Enermax Twister 120mm Fans Review

enermax-twister

Testing

Once I had that all done, I booted up my PC to see what we had.  Immediately, I noticed that I couldn’t hear the fan at all over the sound of my other PC fans.  So I unscrewed it and moved it away from the computer to get better readings with my sound level meter.  I used a NZXT Fan Controller (reviewed here) to control the fan’s RPMs.  Noise values were measured using a handy-dandy noise level meter, and here are the values I got at different speeds offered by the controller.

RPM Noise
500RPM 9.5dB
800RPM 11dB
1000RPM 12dB
1200RPM 14dB

At least they keep their promises about keeping things quiet.  But what about the airflow?  Rather than stick my hand behind the fan, I am going to check internal temperatures of the case while running both standard inflow fan and then replacing it with this one to see if there is any definitive change in temperature over the span of half an hour.

Using the standard case fan for inflow, I got a temperature of 24.8 degrees Celsius after one half hour test run.  This was running Vista only, with no programs running and no CPU load.  I then loaded up Gears of War for PC to get a pretty good pull on my internal components and played for half an hour more to see if there was a drastic change in internal temperature.  The final score after thirty minutes under full load was 31.4 degrees Celsius.  So I shut my computer down and left the side of the case off to cool down quickly.  I replaced the inflow fan with the Enermax Cluster and put the side back on, then booted up for an idle temperature.  After another half an hour at idle, I was getting an internal temperature of 21.2 degrees Celsius.  Two degrees may not seem like much, but the toll that temperature can have on an internal PC component is drastic, and a two-degree drop is pretty sweet.  So I did another round of full load for another thirty minutes.  At the end I was getting an internal temp of 28.9 degrees Celsius.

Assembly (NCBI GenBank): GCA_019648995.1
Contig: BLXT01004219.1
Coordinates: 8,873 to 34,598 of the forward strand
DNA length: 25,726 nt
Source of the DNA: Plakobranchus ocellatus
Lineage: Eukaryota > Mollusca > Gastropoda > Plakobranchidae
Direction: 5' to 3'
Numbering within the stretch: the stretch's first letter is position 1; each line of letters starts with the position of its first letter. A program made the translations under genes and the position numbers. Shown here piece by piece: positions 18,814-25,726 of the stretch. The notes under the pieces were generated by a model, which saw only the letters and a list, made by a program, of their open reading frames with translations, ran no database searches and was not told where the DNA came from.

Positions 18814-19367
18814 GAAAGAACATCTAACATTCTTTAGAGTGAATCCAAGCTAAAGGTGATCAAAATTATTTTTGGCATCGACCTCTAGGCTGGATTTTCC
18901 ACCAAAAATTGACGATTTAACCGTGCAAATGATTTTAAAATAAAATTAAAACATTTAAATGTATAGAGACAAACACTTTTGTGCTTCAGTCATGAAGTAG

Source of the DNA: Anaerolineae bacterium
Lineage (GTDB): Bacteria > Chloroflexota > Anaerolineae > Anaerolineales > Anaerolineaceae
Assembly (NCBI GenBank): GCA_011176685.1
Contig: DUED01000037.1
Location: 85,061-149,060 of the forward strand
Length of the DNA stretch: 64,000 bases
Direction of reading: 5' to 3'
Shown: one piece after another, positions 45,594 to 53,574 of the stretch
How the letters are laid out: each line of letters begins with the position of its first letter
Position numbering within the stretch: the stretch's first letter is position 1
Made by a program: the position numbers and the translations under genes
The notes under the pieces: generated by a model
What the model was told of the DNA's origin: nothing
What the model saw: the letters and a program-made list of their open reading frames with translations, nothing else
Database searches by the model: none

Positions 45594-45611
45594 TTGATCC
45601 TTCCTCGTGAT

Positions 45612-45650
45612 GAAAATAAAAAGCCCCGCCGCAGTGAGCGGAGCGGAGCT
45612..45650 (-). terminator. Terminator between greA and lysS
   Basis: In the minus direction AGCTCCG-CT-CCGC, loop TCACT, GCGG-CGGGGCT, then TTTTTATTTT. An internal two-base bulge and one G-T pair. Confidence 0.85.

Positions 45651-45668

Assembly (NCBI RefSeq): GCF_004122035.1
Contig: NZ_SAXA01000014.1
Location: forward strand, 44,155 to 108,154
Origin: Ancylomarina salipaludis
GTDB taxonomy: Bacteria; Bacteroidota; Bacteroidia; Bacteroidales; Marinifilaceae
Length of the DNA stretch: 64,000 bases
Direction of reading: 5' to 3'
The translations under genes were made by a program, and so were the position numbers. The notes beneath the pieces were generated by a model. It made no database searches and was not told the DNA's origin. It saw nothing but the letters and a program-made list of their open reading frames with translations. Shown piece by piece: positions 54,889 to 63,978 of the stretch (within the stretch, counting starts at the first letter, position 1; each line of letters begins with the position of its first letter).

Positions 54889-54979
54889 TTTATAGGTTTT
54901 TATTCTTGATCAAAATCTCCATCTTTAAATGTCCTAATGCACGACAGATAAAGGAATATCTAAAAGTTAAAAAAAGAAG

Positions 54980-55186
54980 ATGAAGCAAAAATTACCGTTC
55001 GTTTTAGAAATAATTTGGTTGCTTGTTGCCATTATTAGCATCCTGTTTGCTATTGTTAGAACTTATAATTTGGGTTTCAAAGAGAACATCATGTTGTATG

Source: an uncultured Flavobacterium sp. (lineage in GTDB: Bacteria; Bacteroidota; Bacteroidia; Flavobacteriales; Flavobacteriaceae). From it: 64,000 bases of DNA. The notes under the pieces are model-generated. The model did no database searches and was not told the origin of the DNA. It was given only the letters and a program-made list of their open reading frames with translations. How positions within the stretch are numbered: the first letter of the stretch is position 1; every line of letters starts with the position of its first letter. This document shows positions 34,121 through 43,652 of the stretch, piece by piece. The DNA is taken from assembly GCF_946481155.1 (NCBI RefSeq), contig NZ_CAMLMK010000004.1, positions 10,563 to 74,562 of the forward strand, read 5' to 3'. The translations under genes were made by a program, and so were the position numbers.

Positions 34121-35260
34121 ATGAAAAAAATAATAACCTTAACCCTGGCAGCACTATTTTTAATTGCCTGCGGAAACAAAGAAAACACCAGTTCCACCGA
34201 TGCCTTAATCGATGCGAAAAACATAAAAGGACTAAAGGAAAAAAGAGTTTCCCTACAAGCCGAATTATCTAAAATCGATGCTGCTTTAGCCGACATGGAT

To be honest, I really could not believe that a single fan could do such a phenomenal job of cooling a case as jam-packed with crap as mine is.  Even in my muggy garage.  I have to give props to the Enermax ladies and gents for coming up with such an awesome design for the fans, they obviously provide a much quieter ride with more airflow than any I’ve tried so far.  So hats off to you, my friends.  I can’t wait to review the next ones.  But since you’ve already done the Batwing thing, could you maybe try out the platypus foot for your next design.  That would be pretty sweet.  You could call it the Twister-Pus.  Also, the Batwing thing has been thought of before.  Remember that movie, Waiting…?

REPORT CARD : Enermax Twister Case Fans
category rating comments
Quality 5 Durable plastic, aluminum ring, and nylon-wrapped wires.  This thing is built like a tank.  Strong and stable.
Innovation 5 Looks cool, light, has LEDs, and does its job.  What more could we want?
Performance 5 Much better airflow than I expected, and you can barely hear the thing running at all.
Installation 5 Very easy to install.  Most fans are, however, so it’s hard not to give something like that a high score.
Value 3 Are typically about $15-$17 around the net, a little pricey for a fan, but compared to better cooling for your internal components, it’s probably worth it.
FINAL VERDICT: 5 out of 5 stars
Don is an avid gamer, writer, screen writer,part time game maker, film director, and horror film fanatic. You can check out his book "How to Survive Zombies and Other Disasters" on Amazon.